Part I of the series introduced the type-level functional language with the notation that resembles lambda-calculus with case distinction, fixpoint recursion, etc. Modulo a bit of syntactic tart, the language of the type functions even looks almost like the pure Haskell. In this message, we show the applications of computable types, to ascribe signatures to terms and to drive the selection of overloaded functions. We can compute the type of a tree of the depth fib(N) or a complex XML type, and instantiate the read function to read the trees of only that shape.
A telling example of the power of the approach is the ability to use not only (a->) but also (->a) as an unary type function. The former is just (->) a. The latter is considered impossible. In our approach, (->a) is written almost literally as (flip (->) a)
This series of messages has been inspired by Luca Cardelli's 1988 manuscript ``Phase Distinctions in Type Theory'' http://lucacardelli.name/Papers/PhaseDistinctions.pdf and by Simon Peyton Jones and Erik Meijer's ``Henk: A Typed Intermediate Language'' http://www.research.microsoft.com/~simonpj/Papers/henk.ps.gz which expounds many of the same notions in an excellent tutorial style and in modern terminology.
I'm very grateful to Chung-chieh Shan for pointing out these papers to me and for thought-provoking discussions.
- data Prop'
- type Prop = Rec (F Prop')
- type Prop2 = E (F Prop :< N2) r => r
- data StrangeProp
- oddand4t :: E (F StrangeProp :< ((F FSum :< N2) :< N2)) r => r
- data Ntimes
- data ATC1 c
- type PropN' n = E (((F Ntimes :< F (ATC1 ((->) Bool))) :< Bool) :< n) r => r
- data ATC2 c
- type SPropN' n = E (((F Ntimes :< (F (ATC2 (->)) :< Bool)) :< Bool) :< (F Fib :< n)) r => r
- data Flip
- type SSPropN' n = E (((F Ntimes :< ((F Flip :< F (ATC2 (->))) :< Bool)) :< Bool) :< (F Fib :< n)) r => r
- data Node v els = Node v [els]
- type TreeDN v l n = E (((F Ntimes :< F (ATC1 (Node v))) :< l) :< n) r => r
Our first example comes from Cardelli's paper: defining the type Prop(n), of n-ary propositions. That is,
Prop(2) should be the type Bool -> Bool -> Bool Prop(3) is the type of functions Bool -> Bool -> Bool -> Bool
Cardelli's paper (p. 10) writes this type as
let Prop:: AllKK(N:: NatK) Type = recK(F:: AllKK(N:: NatK) Type) funKK(N:: NatK) caseK N of 0K => Bool; succK(M) => Bool -> F(M);
let and2: Prop(2K) = fun(a: Bool) fun(b: Bool) a & b;
Here 0K and 2K are type-level numerals of the kind NatK; recK is the type-level fix-point combinator. The computed type Prop(2) then gives the type to the term and2.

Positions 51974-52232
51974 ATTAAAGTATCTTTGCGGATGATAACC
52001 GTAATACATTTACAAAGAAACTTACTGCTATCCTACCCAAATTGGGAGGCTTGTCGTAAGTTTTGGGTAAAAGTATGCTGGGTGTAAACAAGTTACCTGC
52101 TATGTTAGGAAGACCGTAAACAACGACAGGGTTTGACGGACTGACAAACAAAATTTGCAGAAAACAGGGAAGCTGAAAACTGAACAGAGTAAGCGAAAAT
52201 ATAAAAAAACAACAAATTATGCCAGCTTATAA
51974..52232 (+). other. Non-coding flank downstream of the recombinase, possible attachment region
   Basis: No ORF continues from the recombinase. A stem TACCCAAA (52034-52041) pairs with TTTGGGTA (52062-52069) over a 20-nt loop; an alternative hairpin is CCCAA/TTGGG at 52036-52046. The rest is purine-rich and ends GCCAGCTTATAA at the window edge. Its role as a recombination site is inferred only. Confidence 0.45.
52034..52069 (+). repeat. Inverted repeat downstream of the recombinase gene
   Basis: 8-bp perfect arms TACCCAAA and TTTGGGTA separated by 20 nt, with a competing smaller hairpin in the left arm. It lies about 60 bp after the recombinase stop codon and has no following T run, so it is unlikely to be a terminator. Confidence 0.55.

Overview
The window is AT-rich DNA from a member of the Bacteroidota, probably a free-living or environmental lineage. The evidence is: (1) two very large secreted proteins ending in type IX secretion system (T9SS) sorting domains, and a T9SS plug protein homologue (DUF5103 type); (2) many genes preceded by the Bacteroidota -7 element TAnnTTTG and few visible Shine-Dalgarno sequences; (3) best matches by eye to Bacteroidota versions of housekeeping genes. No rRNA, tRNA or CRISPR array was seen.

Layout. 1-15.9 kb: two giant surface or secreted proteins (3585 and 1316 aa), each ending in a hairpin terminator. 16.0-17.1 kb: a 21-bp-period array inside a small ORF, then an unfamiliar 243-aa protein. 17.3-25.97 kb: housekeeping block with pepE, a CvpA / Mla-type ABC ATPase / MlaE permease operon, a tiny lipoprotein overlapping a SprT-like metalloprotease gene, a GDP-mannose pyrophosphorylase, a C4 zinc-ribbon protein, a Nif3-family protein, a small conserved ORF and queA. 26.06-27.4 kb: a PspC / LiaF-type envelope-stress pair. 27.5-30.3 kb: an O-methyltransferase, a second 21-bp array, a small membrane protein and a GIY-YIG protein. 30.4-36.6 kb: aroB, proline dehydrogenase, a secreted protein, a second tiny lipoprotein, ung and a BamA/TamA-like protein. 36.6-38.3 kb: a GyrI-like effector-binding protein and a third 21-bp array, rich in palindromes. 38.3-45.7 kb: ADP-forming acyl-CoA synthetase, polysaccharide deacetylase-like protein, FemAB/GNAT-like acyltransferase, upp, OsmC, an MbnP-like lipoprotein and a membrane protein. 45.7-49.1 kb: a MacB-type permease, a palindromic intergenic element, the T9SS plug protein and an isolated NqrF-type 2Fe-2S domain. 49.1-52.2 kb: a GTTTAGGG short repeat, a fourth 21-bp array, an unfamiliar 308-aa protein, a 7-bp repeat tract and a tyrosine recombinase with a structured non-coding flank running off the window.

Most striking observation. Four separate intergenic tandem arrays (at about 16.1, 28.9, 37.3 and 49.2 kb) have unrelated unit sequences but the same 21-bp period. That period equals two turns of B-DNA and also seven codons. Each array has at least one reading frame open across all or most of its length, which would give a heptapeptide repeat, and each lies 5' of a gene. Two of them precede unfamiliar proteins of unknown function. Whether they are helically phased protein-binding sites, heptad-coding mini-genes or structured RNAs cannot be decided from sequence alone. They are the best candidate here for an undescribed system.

In our system, this example looks as follows:
We can compute types by applying type functions, just as we can compute values by applying regular functions. Indeed, let us define a StrangeProp of the kind NAT -> Type. StrangeProp(n) is the type of propositions of arity m, where m is fib(n). We compose together the already defined type function Prop2 and the type function Fib in the previous message.
We introduce the combinator Ntimes: |NTimes f x n| applies f to x n times. This is a sort of fold over numerals.
We can then write the type of n-ary propositions Prop(N) in a different way, as an N-times application of the type constructor (Bool->) to Bool.
The comparison of ATC1 with ATC2 shows two different ways of defining abstractions: as (F x) terms (`lambda-terms' in our calculus) and as polymorphic types (Haskell type abstractions). The two ways are profoundly related. The more verbose type application notation, via (:<), has its benefits. After we introduce another higher-order function
we make a very little change
and obtain quite a different result:
*TypeFN> :t test_sspn4 test_sspn4 :: ((((Bool -> Bool) -> Bool) -> Bool) -> Bool) -> Bool
In effect, we were able to use not only (a->) but also (->a) as an unary type function. Moreover, we achieved the latter by almost literally applying the flip function to the arrow type constructor (->).
Using the type inspection tools (typecast), we can replace the family of functions ATC1, ATC2 with one, kind-polymorphic, polyvariadic function ATC. This approach will be explained in further messages.
We can use the computed types to drive overloaded functions such as read and show. The specifically instantiated read functions, in particular, will check that a (remotely) received serialized value matches our expectation. Let's consider the type of trees of the depth of at most N.
|Node v [els]|